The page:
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Image by Dawn Surratt

Several years ago, I became fascinated by the rise in flash fiction. These are short-short stories generally in the 500-1000 word range. (By contrast, an average short story is traditionally in the 2000-7000 word range.) Flash fiction is a mix of story, poetry, ad copy, and summary that, at its best, could hold a novel's worth of development and intrigue.

Now, the above lengths are only loose parameters, but a literary journal looking for flash fiction will give specific guidelines. I've seen collections featuring stories as short as 100 words. Whether something that short can truly be considered a complete story is a matter of debate, but I believe that pushing the boundaries of tradition is always a good thing.

There are several reasons behind the popularity of flash fiction. In a world of tweets and short attention spans, flash fiction offers readers bite-sized tales that demand just a few seconds of your time. There is also an immediacy to flash fiction that mirrors the go-go-go mindset of today's culture. Social media pares life down to selfies and memes and 140-character opinions, so flash fiction is literature that gets to the point with very little time/patience/room for detailed descriptions or drawn-out dialogue. Since it's so short, flash fiction must act like a gut-punch rather than a slow burn. In a world full of distractions and choices, flash fiction has to scream loudly to get a reader's attention. (This battle for our attention reminds me of the ever-shorter TV ads, some of which are only a few seconds long -- because, you know, the standard thirty seconds feels like an eternity these days.)

I took an online class to learn more about constructing a short-short story. I thought it would be a good way to work on my growing backlog of story ideas. The work, however, turned out to be more difficult than I anticipated. Like writing poetry, the author of a flash fiction piece has to consider the economy of words. Every single one has to matter. Therefore, editing these short-short pieces becomes a violent process of slashing and chopping words that don't hold their weight. I'm not exaggerating: the process felt brutal and frenzied. Editing flash fiction takes no less time than editing a standard-length story.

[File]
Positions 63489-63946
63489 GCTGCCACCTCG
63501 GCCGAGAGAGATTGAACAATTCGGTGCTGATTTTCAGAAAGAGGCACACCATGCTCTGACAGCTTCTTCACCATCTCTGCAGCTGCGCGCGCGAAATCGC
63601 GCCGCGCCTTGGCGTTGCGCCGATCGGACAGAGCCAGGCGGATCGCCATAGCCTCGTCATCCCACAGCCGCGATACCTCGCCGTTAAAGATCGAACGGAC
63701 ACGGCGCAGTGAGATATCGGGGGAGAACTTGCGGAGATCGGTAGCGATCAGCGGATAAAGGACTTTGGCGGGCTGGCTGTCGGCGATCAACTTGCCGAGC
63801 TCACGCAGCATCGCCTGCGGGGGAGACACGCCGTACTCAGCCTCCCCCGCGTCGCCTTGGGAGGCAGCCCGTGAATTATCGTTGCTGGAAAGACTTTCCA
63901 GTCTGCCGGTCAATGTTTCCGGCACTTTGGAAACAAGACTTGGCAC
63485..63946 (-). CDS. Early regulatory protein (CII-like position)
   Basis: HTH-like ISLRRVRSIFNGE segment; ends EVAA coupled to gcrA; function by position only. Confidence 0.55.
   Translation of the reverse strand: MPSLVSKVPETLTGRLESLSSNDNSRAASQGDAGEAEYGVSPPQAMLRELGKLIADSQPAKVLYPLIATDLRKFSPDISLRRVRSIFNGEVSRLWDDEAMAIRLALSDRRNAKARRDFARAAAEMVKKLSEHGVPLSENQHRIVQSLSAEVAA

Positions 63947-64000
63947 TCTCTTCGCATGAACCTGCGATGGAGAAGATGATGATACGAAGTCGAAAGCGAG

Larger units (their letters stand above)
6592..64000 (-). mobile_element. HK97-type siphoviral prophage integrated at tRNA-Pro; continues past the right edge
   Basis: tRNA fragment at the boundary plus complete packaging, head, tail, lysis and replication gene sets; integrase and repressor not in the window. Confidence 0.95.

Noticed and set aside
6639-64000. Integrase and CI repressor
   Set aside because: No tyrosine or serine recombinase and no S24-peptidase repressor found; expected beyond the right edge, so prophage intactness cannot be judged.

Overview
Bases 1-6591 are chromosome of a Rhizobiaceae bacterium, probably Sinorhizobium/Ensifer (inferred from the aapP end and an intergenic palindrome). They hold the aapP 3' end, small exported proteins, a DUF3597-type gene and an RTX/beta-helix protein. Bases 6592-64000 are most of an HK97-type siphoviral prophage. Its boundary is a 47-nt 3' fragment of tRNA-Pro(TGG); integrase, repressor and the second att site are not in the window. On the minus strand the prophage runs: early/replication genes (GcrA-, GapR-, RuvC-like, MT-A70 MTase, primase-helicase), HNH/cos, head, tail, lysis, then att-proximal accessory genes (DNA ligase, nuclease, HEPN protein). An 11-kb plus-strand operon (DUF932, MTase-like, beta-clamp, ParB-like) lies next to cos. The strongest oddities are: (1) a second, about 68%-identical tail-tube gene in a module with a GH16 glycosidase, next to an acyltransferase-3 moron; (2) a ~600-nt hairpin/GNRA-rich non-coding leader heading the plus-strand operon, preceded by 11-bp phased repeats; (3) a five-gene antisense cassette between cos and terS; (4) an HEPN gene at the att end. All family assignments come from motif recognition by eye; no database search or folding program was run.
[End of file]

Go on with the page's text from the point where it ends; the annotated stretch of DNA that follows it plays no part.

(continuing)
One of the stories I wrote for that class was originally titled "The Birthday Present." With a lot of help from my writer friends, I cut and re-built the piece several times, eventually changing the title to "Weightless" and submitting to literary journals. The story was accepted by r.kv.r.y Quarterly. It was later nominated for a Pushcart Prize.

I'm grateful to the editors for the opportunity to add my small work to the big conversation. The full story (~1000 words) follows, and can also be seen at r.kv.r.y Quarterly



Through the front glass, I see only sky. Since we separated from the runway and left Janelle standing beside the small terminal, smiling and holding the video camera and that silly balloon, I’ve kept my eyes straight ahead at the sky.

“These seats are comfortable!” I shout over the engine’s roar. My voice cracks. I sound more sickly than I really am. I should be happy, I know, because I’ve made it to another birthday and because a private flying lesson is a great gift from my wife.

But I’m not happy. I’m scared to death.

Carl the pilot taps the side of his headphones. “You don’t have to shout,” he says.

“Sorry!” I shout. “I’m just nervous!”

As the plane climbs, a pocket of air collapses below us and we jerk downward. My stomach contracts. I feel like I’m going to vomit, but it’s a false alarm. I learned during chemo how to tell a false alarm from the real thing. Still, I’m nauseous. Sweat beads form where my hair has begun to grow back.

“Alright,” says Carl. “Now we’re going to bank.”

“No! No banking!” My skin hurts.

“Don’t freak out on me, chief. We have to bank at some point. Can’t fly straight forever. Remember, it’s your birthday, so just enjoy. Okay?”


“No. Need. To. Yell,” Carl says, his voice rising. There’s a sharp crack of static after every syllable. “Relax,” he says.

I breathe deeply. Cold air, tinged with the smell of fuel, invades my lungs.